This is a new crosscut sled for my new saw. The old sled didn’t fit the new miter slots. This time around I made a few changes.
First, I use 1/2-inch birch plywood rather than particle board. I also didn’t do a front fence. This is much lighter and also without a front fence, larger workpieces can extend off of the sled.
The fence is two pieces of 3/4-inch birch plywood laminated together. I also screwed a block behind the blade area. This will give a place to bury the blade and be a guide of where to not place fingers. This block is screwed into the sled so it’s also helping to hold to two pieces of the sled together. Also, two blocks at the end screwed into the fence. This is basically somewhere to hold when moving the sled with the hope of not putting to much stress on the fence. Lastly, I used walnut for the miter rails.
We’ll see how this holds up.
It seems to be pretty square. I did a 5 cut on about a 10-inch board and it came out to I guess 0.0009 inches off. I think that’s probably close enough.
My first try at a box I did 45-degree miter joints for the edges. For the next box, I want to try using box joints. I made this sled and jig to make these on the table saw. I also picked up a dado blade to cut these joints.
I made a little sled with two miter rails. The plan is to have different fences attached to the sled fence for different dado widths. I then made a small key to fit the dado slot as a placeholder. The first time I did this, I made the key too tall. Being that tall I had to cut deeper dados than I needed, so I redid the fence and key with a shallow dado.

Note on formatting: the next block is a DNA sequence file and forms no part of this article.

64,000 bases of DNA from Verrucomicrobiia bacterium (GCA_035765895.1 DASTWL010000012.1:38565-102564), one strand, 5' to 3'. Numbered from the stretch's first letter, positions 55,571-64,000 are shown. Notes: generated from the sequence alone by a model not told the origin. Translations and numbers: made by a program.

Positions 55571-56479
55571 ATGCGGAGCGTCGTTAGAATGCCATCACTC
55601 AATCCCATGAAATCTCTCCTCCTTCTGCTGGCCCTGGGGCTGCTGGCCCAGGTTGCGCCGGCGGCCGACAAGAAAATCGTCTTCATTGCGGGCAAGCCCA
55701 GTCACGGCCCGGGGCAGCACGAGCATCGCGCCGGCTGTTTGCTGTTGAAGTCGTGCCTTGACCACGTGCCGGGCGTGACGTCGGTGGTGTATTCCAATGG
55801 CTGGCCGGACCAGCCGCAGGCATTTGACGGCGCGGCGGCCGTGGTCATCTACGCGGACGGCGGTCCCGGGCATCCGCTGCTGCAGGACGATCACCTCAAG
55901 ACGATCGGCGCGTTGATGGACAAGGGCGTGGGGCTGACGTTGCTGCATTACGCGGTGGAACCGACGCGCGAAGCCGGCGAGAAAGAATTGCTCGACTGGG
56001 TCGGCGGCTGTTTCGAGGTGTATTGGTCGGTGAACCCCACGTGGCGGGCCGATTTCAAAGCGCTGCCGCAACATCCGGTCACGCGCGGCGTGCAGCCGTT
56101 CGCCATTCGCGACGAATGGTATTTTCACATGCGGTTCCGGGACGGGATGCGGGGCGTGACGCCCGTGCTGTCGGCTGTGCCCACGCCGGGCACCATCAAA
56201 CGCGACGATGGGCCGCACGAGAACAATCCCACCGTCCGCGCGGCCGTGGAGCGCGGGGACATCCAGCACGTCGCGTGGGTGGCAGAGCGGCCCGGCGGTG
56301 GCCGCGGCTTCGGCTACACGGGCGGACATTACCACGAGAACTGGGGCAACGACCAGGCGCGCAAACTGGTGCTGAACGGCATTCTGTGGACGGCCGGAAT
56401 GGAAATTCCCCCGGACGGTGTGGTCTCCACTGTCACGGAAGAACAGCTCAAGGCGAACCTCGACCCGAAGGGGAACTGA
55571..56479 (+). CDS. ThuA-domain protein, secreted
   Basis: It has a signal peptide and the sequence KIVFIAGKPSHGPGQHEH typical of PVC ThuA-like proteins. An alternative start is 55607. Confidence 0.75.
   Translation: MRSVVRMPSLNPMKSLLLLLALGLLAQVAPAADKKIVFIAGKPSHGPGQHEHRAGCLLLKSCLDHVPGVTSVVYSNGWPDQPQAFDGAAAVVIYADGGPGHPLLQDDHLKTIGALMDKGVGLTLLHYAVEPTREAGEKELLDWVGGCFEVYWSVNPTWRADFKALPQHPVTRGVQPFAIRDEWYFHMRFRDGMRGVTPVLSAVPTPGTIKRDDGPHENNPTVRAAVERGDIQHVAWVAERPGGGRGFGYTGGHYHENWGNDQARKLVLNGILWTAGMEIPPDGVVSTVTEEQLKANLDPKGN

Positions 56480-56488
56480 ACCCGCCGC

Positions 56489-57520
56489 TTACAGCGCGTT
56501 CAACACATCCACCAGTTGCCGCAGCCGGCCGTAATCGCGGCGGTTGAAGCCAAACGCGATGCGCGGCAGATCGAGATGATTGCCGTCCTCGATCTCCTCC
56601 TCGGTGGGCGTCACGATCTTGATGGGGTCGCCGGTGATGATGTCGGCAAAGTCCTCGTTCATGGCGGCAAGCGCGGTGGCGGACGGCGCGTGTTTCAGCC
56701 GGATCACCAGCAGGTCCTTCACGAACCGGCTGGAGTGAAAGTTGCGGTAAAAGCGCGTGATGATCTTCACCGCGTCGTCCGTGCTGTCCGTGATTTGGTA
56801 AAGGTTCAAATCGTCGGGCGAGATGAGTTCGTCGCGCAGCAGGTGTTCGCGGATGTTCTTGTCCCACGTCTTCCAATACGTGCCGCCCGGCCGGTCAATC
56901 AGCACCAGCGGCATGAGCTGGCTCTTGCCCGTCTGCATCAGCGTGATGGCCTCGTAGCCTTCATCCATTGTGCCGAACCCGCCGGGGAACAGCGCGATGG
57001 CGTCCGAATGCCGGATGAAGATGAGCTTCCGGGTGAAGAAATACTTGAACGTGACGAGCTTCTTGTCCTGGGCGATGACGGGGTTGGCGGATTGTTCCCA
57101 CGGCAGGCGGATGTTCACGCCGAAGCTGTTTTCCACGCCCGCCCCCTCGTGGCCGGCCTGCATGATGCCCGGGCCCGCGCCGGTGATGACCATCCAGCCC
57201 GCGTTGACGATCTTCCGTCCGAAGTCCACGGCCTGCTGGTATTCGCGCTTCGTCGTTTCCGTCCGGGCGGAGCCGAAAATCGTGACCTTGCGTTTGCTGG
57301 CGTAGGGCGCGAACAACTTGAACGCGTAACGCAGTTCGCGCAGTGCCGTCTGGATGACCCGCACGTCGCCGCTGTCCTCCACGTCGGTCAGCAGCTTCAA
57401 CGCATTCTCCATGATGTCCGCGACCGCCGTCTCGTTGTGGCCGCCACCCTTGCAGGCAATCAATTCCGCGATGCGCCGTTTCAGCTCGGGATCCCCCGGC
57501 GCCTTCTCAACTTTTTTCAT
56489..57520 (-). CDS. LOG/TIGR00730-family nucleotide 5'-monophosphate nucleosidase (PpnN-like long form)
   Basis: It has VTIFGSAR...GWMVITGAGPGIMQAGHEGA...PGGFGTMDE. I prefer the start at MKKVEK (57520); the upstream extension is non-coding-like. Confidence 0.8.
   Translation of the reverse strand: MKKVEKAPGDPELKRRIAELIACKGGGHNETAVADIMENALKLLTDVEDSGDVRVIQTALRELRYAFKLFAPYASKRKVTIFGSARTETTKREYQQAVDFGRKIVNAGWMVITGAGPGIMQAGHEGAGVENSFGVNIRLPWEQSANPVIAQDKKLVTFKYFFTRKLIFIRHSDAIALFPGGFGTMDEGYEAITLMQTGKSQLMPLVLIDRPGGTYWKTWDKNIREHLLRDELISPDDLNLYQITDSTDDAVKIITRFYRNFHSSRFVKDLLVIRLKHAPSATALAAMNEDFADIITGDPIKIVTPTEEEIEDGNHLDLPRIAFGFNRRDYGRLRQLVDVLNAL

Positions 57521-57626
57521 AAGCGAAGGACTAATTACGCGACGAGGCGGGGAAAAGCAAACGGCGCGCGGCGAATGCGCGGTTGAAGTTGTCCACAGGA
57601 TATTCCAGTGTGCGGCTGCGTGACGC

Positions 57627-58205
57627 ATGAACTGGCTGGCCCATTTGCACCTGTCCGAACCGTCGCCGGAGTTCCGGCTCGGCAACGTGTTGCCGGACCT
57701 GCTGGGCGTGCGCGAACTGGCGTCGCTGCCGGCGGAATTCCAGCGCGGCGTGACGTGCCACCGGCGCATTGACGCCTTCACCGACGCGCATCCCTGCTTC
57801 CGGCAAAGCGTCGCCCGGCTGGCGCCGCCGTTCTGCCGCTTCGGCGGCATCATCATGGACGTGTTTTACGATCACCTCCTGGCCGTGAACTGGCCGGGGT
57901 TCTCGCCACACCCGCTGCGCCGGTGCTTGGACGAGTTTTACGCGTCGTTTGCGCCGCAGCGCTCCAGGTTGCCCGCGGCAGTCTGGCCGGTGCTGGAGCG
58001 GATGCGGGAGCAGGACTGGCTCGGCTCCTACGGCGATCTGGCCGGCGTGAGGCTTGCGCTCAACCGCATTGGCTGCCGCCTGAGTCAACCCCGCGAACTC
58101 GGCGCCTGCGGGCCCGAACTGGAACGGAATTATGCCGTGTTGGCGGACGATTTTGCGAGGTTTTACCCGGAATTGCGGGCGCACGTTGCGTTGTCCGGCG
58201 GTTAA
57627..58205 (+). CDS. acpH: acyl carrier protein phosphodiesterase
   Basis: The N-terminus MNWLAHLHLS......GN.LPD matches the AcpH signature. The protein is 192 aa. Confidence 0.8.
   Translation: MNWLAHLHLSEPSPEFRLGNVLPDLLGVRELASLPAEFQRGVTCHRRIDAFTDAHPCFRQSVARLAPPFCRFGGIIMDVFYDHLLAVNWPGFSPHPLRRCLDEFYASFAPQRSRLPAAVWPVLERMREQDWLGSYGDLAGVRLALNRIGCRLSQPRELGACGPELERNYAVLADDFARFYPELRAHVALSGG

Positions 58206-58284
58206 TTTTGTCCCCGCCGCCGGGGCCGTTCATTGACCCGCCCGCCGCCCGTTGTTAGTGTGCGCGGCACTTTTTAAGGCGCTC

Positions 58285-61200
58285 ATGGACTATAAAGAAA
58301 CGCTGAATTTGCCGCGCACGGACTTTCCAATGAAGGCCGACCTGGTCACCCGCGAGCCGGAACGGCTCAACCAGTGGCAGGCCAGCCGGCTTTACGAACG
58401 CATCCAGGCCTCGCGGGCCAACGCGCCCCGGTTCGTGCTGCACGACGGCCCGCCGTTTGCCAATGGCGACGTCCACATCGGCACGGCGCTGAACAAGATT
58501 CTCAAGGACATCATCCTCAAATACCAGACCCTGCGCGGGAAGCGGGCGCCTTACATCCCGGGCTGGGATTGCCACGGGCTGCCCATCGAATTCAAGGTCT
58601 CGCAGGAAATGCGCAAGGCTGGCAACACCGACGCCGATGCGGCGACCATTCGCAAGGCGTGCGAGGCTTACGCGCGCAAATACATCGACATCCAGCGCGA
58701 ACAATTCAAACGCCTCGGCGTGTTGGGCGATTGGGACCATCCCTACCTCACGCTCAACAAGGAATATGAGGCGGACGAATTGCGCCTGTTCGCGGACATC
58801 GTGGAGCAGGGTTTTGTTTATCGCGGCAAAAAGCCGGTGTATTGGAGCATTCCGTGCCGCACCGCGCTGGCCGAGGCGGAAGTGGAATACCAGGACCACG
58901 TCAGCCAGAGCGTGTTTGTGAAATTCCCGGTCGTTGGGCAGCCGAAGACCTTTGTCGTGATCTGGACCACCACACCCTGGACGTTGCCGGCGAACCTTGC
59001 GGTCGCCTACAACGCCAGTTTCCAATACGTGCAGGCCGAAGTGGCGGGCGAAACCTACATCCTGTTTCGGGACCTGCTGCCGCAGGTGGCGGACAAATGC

This worked out pretty well on my test pieces. The set fence was held in place with a clamp, but I needed to reposition the clamp when I started the other board. I think it shifted a 1/8 of an inch or so. I’ve seen some similar jigs held together with a bolt rather than clamps. I’ll have to play around with it, but it’s close enough.
I’ve been working on cutting boards for learning projects, now I’m planning to do some boxes. Boxes seems a good way to try new joinery. Also, I can experiment with different ideas for tops and finishes. Plus get some more experience milling wood down to a little more precision.
My first box used 45-degree miter joints. I used the table saw to cut these. For the bottom, I cut a 3/8 dado into the sides using the router table. I then milled down a piece of wood to fit into the grove. I then cut some rabbets into the top of the sides so the lid could set in there. Finally, I glued a small piece of wood as a handle for the top. Then I a dry fit and sanded everything down.
I used pine 1×6 boards as something cheap to play with. When I feel confident, I’ll graduate up to hardwood. I finished the boards with a pre-stain treatment and a lighter stain. One issue is my glue-up leaked out, so next time I’ll tape things off to protect the wood.